Demand for hybrids will rise again.
Sean Welch - CleanMPG
- Mar. 11, 2009
The public perception and importance of fuel efficiency is finally beginning to change.
Consumers have come to understand the simple benefits of hybrid vehicles over the last decade or so: they use less fuel and emit less pollution than standard cars. Just as the market should start taking off, however, the global economic meltdown has stunted the its growth for at least the next year.
The economic crisis has hurt automotive markets; car sales have slowed, auto dealers can’t obtain financing for new showroom vehicles, and major manufacturers have had to beg for government bailouts to keep from going out of business. Once the economy begins to recover, fuel prices will start to rise as well, which will push consumers to seek more fuel-efficient means of transportation; the result will be growing demand for hybrid and other alternative-fuel vehicles. Luckily, automakers and automotive component suppliers are working on advancements in hybrid powertrain and battery technologies that will make hybrid light vehicles for consumers increasingly fuel-efficient, clean and quiet.
NextGen Research, in its report “Consumer Hybrid Vehicles: Series, Parallel, Mild, Full Parallel and Assist Hybrid Cars” (http://www.nextgenresearch.com/resea...ybrid_Vehicles
), forecasts the market for consumer hybrid vehicles will grow slightly from the 550,000 units sold worldwide in 2008 to just over 600,000 units in 2009. However, the report observes that once the economy starts to rebound in 2010, so will the consumer hybrid vehicle market, which will grow to nearly 2 million vehicles in 2013. The US will continue to account for more than half of global consumer hybrid vehicle sales, in unit terms, over the forecast period, as it has every year since 2007 (when sales were a dismal 352,000); by 2013, the US market will see a million hybrids sold.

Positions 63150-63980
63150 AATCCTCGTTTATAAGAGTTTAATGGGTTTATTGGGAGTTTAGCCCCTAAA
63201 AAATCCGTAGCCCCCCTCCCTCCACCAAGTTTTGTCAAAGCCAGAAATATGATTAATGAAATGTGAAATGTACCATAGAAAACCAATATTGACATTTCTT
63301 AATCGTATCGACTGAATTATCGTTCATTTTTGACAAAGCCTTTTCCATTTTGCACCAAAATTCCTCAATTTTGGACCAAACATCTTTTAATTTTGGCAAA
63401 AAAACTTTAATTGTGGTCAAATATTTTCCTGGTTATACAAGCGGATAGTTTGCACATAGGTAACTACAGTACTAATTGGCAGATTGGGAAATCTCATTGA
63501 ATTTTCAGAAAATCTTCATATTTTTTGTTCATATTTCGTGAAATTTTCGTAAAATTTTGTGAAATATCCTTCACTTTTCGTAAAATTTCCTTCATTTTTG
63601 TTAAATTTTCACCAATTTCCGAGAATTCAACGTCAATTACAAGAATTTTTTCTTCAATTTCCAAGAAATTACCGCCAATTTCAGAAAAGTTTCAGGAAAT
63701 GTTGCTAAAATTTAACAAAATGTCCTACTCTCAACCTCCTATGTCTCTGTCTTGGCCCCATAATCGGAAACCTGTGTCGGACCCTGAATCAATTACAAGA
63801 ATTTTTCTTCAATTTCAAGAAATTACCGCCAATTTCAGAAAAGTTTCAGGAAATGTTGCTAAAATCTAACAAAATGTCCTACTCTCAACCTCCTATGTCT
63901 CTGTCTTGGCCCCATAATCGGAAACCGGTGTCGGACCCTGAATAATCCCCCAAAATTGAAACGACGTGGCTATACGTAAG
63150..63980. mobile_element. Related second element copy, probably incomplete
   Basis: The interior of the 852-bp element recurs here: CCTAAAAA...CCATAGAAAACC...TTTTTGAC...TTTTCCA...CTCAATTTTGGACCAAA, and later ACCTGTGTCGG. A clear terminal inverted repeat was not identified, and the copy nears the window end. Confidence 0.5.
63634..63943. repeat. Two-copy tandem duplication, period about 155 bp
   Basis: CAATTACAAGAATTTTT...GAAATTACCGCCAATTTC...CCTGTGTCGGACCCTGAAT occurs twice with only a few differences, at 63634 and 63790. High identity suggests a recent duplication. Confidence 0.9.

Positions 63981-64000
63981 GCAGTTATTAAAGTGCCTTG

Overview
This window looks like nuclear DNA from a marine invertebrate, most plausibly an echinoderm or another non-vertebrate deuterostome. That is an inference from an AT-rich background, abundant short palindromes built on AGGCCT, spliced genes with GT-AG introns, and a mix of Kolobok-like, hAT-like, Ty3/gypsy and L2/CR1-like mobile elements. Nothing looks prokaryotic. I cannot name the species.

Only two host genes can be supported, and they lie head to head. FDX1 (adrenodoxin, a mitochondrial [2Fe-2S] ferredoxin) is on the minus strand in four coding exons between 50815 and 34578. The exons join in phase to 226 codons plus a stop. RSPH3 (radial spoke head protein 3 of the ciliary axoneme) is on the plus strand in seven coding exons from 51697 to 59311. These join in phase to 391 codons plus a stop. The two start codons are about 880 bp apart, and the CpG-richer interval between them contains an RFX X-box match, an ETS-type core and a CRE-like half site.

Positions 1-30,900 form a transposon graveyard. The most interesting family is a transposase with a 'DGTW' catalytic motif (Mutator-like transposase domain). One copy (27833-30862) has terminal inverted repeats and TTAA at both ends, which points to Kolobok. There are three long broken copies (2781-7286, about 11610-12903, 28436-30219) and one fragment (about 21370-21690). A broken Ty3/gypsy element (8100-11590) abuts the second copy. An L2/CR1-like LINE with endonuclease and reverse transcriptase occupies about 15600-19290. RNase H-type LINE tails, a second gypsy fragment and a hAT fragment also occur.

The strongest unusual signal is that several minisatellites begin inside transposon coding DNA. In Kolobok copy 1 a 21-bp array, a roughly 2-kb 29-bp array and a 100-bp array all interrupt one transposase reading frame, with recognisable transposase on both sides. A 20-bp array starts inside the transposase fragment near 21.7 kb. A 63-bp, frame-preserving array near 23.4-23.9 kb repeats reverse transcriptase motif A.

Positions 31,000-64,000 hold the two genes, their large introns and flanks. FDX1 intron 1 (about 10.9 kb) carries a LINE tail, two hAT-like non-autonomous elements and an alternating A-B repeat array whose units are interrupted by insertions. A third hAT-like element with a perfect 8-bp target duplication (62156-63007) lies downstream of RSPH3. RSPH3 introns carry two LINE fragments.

Says Larry Fisher, Research Director of NextGen Research, “At its simplest, hybrid technology just means you have more than one method of propulsion in the same car, often an internal combustion engine and a battery-powered electric motor. At low speeds, the electric motor drives the vehicle, using no fuel and emitting no harmful pollutants at all. If you’re only driving in the city, it’s possible the only time your car uses any fuel is when it has to recharge the battery.”